|Publication number||US4277791 A|
|Application number||US 06/022,379|
|Publication date||Jul 7, 1981|
|Filing date||Mar 20, 1979|
|Priority date||Mar 22, 1978|
|Also published as||DE2812562A1, DE2812562C2|
|Publication number||022379, 06022379, US 4277791 A, US 4277791A, US-A-4277791, US4277791 A, US4277791A|
|Inventors||Guenter Rosenstock, Wilfried Kindler|
|Original Assignee||Siemens Aktiengesellschaft|
|Export Citation||BiBTeX, EndNote, RefMan|
|Patent Citations (14), Referenced by (29), Classifications (8), Legal Events (2)|
|External Links: USPTO, USPTO Assignment, Espacenet|
The invention relates to a device for selectively preventing the flow of ink in ink printing equipment such as office, data or telex machines and the like, in which ink is supplied to the printing head from a replaceable ink reservoir, and in which a hollow needle in the ink supply line to the printing head extends into the ink reservoir and is provided with an aperture adapted to be in communication wich such ink.
For creating curved shapes or alphanumerical symbols on carrier materials, the use of printing arrangements in which ink is applied directly to the carrier material is well known. Inked mosaic printers and the like are typical examples for this purpose. Arrangements have become known (German DE-OS 24 60 573, DE-OS 25 43 452, DE-OS 26 10 518) in which the ink is supplied to the printing head involved from a replaceable ink reservoir. In this case a hollow needle which forms the inlet end of the ink supply line to the printing head, extends through the wall of the ink reservoir or through a sealing plug in the wall of the reservoir, whereby the ink fluid has access to the inlet aperture in the hollow needle. The wall of the ink reservoir or the sealing plug therein is formed of a resilient material such that the opening through which the hollow needle passes will close up and seal itself upon removal of the hollow needle. This enables, for example, the replacement and storage of ink reservoirs, even when only partially empty.
One desirable objective in a structure such as that described, is to insure that the flow of ink from the reservoir to the printing head can be prevented when the machine is not operating, and in particular during servicing or transportation of the machine. This objective should be so achieved that when the position of the machine is to be altered or when it is jolted in transit no ink can escape from the nozzles in the printing head and produce a messy condition. Arrangements have become known (German DE-OS 23 21 273, DE-OS 23 62 576), in which the ink nozzles are directly covered when the printing head is in a particular position so that no ink can escape therefrom. Arrangements are also known (German DE-OS 24 57 643, DE-AS 22 62 327) in which stop or shut off valves are disposed in the ink supply line between the ink reservoir and printing head.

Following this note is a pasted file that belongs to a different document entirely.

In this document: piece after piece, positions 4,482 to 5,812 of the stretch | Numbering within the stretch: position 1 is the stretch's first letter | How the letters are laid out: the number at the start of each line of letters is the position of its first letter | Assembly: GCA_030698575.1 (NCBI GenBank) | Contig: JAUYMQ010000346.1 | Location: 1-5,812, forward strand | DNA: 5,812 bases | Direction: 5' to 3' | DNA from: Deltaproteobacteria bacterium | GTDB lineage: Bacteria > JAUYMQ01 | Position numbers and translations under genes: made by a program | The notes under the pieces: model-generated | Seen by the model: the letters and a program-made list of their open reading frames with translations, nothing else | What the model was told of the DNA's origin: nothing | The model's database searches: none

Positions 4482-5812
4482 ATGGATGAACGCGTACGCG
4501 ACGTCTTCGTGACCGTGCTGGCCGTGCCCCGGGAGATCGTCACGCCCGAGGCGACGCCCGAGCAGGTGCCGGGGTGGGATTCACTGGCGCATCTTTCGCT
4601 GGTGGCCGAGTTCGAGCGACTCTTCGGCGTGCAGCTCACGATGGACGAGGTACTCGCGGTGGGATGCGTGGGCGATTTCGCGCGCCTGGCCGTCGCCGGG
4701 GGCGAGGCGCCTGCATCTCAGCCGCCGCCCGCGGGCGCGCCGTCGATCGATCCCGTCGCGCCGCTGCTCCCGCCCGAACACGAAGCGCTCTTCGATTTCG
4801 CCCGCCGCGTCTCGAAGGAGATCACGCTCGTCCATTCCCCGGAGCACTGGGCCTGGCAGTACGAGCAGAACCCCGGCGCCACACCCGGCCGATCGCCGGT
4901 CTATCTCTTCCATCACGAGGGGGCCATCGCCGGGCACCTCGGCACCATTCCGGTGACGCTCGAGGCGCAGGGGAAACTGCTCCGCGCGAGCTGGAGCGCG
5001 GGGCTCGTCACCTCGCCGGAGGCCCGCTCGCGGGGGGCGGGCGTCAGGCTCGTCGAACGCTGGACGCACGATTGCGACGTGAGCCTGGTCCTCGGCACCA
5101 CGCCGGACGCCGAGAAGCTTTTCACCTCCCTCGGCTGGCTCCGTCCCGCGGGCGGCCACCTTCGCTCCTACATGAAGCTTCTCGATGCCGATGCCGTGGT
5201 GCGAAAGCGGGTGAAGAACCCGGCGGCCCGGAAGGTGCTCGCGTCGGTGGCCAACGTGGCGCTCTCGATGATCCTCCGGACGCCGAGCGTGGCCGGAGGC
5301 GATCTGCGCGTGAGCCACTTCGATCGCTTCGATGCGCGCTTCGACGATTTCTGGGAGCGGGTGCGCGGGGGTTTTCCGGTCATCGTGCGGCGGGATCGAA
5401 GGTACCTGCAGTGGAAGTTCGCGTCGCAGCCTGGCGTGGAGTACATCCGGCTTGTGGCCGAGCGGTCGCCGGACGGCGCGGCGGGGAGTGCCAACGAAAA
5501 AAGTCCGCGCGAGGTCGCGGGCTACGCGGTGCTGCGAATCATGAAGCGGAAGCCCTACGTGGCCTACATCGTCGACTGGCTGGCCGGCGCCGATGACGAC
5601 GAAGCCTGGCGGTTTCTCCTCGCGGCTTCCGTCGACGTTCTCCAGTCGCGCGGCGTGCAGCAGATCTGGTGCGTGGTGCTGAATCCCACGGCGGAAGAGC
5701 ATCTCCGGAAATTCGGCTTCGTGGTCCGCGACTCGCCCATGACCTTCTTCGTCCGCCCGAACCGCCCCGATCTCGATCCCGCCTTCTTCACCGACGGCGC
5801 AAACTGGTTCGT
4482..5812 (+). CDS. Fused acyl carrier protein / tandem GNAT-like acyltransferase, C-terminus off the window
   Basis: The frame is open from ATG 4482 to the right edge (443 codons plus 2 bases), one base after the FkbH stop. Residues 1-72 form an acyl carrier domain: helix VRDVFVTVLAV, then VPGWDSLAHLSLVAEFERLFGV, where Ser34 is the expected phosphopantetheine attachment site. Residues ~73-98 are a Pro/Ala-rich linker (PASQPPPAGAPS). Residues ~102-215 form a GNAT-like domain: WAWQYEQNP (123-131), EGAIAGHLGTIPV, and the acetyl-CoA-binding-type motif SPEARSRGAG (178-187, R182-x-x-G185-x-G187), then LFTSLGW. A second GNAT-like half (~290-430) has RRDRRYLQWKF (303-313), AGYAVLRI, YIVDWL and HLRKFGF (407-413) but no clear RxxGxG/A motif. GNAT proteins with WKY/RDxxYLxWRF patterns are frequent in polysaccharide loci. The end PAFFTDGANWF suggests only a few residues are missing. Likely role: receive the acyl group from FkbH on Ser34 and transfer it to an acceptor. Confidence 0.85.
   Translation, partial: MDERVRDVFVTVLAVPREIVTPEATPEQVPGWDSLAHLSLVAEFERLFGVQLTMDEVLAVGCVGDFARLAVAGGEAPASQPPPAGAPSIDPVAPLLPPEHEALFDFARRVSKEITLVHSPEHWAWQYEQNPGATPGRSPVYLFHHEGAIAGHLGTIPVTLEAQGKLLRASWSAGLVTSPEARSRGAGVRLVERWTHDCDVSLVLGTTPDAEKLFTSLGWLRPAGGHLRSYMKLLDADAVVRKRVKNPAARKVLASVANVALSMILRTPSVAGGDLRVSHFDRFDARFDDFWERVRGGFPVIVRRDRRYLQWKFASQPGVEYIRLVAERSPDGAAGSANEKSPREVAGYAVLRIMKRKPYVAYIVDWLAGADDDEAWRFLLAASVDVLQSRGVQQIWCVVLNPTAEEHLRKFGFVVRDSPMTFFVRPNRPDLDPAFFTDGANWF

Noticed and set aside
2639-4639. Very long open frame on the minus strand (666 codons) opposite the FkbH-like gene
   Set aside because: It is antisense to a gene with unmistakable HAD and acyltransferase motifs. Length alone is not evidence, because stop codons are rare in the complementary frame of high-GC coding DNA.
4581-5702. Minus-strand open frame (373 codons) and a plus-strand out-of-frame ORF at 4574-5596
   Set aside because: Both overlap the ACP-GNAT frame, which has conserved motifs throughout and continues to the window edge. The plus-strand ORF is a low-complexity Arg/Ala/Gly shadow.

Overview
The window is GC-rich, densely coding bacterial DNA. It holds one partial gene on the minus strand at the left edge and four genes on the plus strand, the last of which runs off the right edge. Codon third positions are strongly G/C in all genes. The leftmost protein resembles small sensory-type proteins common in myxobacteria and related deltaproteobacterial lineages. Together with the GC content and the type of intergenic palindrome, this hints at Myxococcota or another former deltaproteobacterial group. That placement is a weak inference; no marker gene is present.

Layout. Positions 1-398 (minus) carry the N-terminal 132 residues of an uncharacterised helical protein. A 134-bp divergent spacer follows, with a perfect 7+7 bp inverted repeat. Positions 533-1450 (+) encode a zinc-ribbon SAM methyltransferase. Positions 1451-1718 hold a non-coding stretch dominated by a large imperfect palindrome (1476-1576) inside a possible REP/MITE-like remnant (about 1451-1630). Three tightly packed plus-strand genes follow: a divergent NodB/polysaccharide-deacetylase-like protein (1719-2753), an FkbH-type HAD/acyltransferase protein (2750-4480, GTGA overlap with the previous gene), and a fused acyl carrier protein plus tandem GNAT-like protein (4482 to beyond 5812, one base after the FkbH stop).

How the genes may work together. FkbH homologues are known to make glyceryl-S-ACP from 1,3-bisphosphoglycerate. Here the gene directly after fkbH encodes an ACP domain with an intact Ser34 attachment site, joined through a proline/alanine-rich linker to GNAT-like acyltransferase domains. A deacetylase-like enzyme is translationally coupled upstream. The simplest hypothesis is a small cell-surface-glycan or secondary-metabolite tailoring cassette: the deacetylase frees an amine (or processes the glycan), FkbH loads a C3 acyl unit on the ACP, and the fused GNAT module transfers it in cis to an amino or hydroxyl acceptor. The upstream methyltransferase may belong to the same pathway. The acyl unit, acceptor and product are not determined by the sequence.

The invention has the particular objective to provide a simple and efficient arrangement for selectively shutting off the flow of ink between the ink reservoir and printing head of an inked printer. In accordance therewith, the invention proceeds from ink reservoirs into which hollow needles, having inlet apertures for the discharge of ink, may be pushed through the reservoir side wall or through a sealing plug disposed in and carried by a side wall thereof. In a preferred embodiment of the invention, such as illustrated in the application, this objective is realized by the provision in the hollow needle of an inlet aperture which extends at right angles to the axis of the needle and thus to the direction of passage of the needle through the wall in the ink reservoir, which aperture is smaller in diameter than the thickness of the wall at the location of penetration. An adjusting mechanism is provided for selectively moving the ink reservoir in the direction of penetration of the needle therein, from a working position in which the inlet opening of the needle communicates with the interior of the ink reservoir, to another, inoperative position, in which the inlet aperture of the needle is disposed between the wall surfaces of the ink reservoir and is sealed by the portions of the wall in sealing engagement with the needle.
By means of a device having such features, in accordance with the invention, the ink inlet apertures in the needle can be disposed from the working position, in which such inlet openings are in communication with the ink supply in the reservoir, to a position in which they are closed or sealed by the wall of the ink reservoir, involving simple relative movement between the hollow needle and the ink reservoir in the direction of penetration thereof, so that the flow path between the ink reservoir and printing head is cut off. The adjusting mechanism readily can be so constructed that the working and inoperative positions can be accurately determined and fixed.
In accordance with a preferred embodiment of the invention the ink reservoir is suitably mounted for partial rotation about the hollow needle. A slotted guiding arrangement disposed adjacent the periphery of the reservoir and having two guide portions extending at right angles to the direction of the reservoir displacement, determines the working or inoperative end positions of the reservoir, with an intermediate guide portion connecting the two guide portions to enable movement of the ink reservoir to either end position.
With an arrangement such as above described, the ink reservoir can be readily moved, merely by a partial rotation thereof, out of the working position in which the printing head is supplied with ink, into the inoperative position in which the supply of ink to the printing head is cut off. Only negligible minor constructional features are required to provide such an ink supply cut off. If plastic parts are employed, as is common, the supporting structure or casing for the ink reservoir may be suitably formed to provide the slotted guiding arrangement, such as illustrated in the exemplary arrangement illustrated in the drawings, and the ink reservoir is provided with a suitable cooperable guide pin which is movable in the slotted arrangement. Preferably, to counteract any tendency for the ink reservoir to tilt in the casing, two or more slotted guide arrangements can be suitably disposed around the periphery of the reservoir.
Preferably, the wall of the ink reservoir in the area thereof through which the hollow needle is to pass, incorporates a plug of resilient sealing material, through which the hollow needle extends. Such plug is so constructed that the hollow needle can readily penetrate it, but at the same time, upon removal of the needle, the opening formed thereby will readily seal itself. In addition, such plug may form the closure for the ink reservoir, usually the sole enclosure, whereby it can easily be changed and replaced by a new plug. Neither the material nor the wall thickness of the ink reservoir involves any special requirements with regard to a possible leakage flow of ink out of the ink reservoir.